Arlington House was awarded a $20,000 grant for the high percentage of votes that came from Instagram.  In addition, the House as well as 11 other entrants was awarded $5,000 in unrestricted grant funds.  The grant funds will be used to restore the South Wing Conservatory built by the Lee's and used by the Lee's to house tender plants in pots.  Robert E Lee called it a "conservatory" and Mrs. Lee called it her greenhouse.


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May 2013

Open House Weekend at Arlington House,

The Robert E Lee Memorial

Joined by National Park Service officials and U.S. Representative Jim Moran (D, 8th) Arlington House celebrated 6 years of restoration with a formal re-opening on 24 April, 2013.  Save Historic Arlington House, Inc. (SHAH) continued this celebration with an Open House on May 4-5, 2013.  This Open House was designed specifically to raise community awareness regarding a grant program funded by the American Express Corporation.  Arlington House was one of the 24 finalists competing for one million dollars in grant funding.  Social Media was a key component to the program with each historical site competing for votes.  The site with the most votes will be the popular vote winner and receive complete funding for their restoration project.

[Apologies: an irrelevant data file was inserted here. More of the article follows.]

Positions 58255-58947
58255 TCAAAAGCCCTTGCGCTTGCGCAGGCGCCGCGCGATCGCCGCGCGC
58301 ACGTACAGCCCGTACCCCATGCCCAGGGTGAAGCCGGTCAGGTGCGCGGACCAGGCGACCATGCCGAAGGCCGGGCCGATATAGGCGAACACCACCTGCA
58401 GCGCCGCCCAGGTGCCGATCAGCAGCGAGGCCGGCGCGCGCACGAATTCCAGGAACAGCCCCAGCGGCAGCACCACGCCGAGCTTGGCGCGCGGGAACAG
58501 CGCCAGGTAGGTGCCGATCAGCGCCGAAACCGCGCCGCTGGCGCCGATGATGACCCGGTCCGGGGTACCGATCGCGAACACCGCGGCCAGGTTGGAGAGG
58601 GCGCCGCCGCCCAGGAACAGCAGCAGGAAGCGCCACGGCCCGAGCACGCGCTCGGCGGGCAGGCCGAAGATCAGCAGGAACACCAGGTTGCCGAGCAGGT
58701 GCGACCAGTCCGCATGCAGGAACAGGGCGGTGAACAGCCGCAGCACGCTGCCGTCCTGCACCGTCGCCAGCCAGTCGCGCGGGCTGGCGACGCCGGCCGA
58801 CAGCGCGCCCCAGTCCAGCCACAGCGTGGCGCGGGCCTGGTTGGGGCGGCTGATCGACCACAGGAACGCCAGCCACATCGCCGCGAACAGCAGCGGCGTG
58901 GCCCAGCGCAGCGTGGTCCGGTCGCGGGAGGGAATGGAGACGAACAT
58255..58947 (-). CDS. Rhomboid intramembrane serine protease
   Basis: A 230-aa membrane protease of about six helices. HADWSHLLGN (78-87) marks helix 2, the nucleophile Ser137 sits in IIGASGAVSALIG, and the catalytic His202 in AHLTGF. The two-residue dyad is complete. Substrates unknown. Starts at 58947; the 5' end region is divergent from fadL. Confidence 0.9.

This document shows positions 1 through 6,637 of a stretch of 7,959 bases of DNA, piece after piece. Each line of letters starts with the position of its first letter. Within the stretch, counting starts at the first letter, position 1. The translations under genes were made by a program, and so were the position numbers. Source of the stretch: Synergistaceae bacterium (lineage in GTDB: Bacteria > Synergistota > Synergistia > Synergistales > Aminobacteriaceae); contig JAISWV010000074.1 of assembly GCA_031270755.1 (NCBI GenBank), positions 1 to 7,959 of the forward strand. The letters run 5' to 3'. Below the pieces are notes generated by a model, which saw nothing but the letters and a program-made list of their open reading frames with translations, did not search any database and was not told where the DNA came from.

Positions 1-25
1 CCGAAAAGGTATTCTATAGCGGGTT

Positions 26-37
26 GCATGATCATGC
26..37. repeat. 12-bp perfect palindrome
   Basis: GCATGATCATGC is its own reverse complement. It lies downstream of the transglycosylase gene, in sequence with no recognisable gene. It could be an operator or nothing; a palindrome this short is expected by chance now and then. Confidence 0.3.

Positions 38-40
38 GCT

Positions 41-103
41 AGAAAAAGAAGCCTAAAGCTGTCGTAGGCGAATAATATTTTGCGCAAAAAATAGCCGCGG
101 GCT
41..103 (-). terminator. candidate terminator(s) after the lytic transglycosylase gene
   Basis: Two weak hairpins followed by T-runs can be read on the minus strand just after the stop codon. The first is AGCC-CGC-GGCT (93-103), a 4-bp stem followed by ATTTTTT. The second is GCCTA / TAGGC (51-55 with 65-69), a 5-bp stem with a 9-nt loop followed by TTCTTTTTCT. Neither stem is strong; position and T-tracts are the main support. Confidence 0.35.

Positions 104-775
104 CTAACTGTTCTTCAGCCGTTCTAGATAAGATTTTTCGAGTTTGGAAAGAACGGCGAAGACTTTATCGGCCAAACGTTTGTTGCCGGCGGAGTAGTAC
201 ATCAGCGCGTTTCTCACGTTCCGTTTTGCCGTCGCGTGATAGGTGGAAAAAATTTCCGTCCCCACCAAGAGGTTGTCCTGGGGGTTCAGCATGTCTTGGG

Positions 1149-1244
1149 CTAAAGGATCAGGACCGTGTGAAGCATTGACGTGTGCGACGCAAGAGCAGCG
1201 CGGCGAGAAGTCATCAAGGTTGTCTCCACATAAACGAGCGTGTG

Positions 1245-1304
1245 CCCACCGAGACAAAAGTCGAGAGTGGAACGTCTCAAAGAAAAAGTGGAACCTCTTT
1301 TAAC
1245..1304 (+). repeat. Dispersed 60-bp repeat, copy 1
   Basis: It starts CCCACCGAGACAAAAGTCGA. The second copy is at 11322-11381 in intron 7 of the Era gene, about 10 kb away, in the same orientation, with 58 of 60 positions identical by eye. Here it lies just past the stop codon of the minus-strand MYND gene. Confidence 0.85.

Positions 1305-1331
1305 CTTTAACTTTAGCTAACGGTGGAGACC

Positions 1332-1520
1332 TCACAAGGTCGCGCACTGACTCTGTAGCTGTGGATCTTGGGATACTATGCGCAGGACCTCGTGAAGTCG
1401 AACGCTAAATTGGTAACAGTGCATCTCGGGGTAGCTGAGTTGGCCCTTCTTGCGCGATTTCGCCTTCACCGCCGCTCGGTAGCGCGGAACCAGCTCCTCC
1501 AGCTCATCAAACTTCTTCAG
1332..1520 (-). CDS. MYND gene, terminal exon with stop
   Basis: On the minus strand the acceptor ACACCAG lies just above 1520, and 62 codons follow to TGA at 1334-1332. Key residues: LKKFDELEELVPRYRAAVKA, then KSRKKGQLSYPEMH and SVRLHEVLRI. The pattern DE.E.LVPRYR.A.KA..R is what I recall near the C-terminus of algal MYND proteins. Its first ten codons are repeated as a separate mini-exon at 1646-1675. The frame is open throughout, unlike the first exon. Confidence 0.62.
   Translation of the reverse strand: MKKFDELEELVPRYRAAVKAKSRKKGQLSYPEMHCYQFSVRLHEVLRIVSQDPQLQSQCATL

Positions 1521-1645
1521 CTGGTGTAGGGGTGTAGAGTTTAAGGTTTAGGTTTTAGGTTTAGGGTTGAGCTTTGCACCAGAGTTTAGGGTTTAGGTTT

Our Open House weekend featured a General Lee reenactor who walked the mansion grounds discussing the history of Arlington House and why it was so important to vote for the House.   Literally hundreds of school groups were enamored with the General and listened intently to his history lesson and the importance of voting.  Equally exciting were our face painters that were providing free face painting over the weekend.  The face painters were very busy with painting the faces of both young and old while explaining the importance of voting for the House.  Volunteers were out in force during the weekend, all dressed in period costumes.  Like the General, all were walking the grounds discussing the grant program and our specific project that needs funding.  Inside Arlington House, the Park Rangers were giving historical tours of the mansion.  The mansion’s furnishings and tens of thousands of artifacts are back in their places showing the mansion as it was in the early 1860’s.  The Open House welcomed 4,600 visitors and SHAH considers that a great success!!!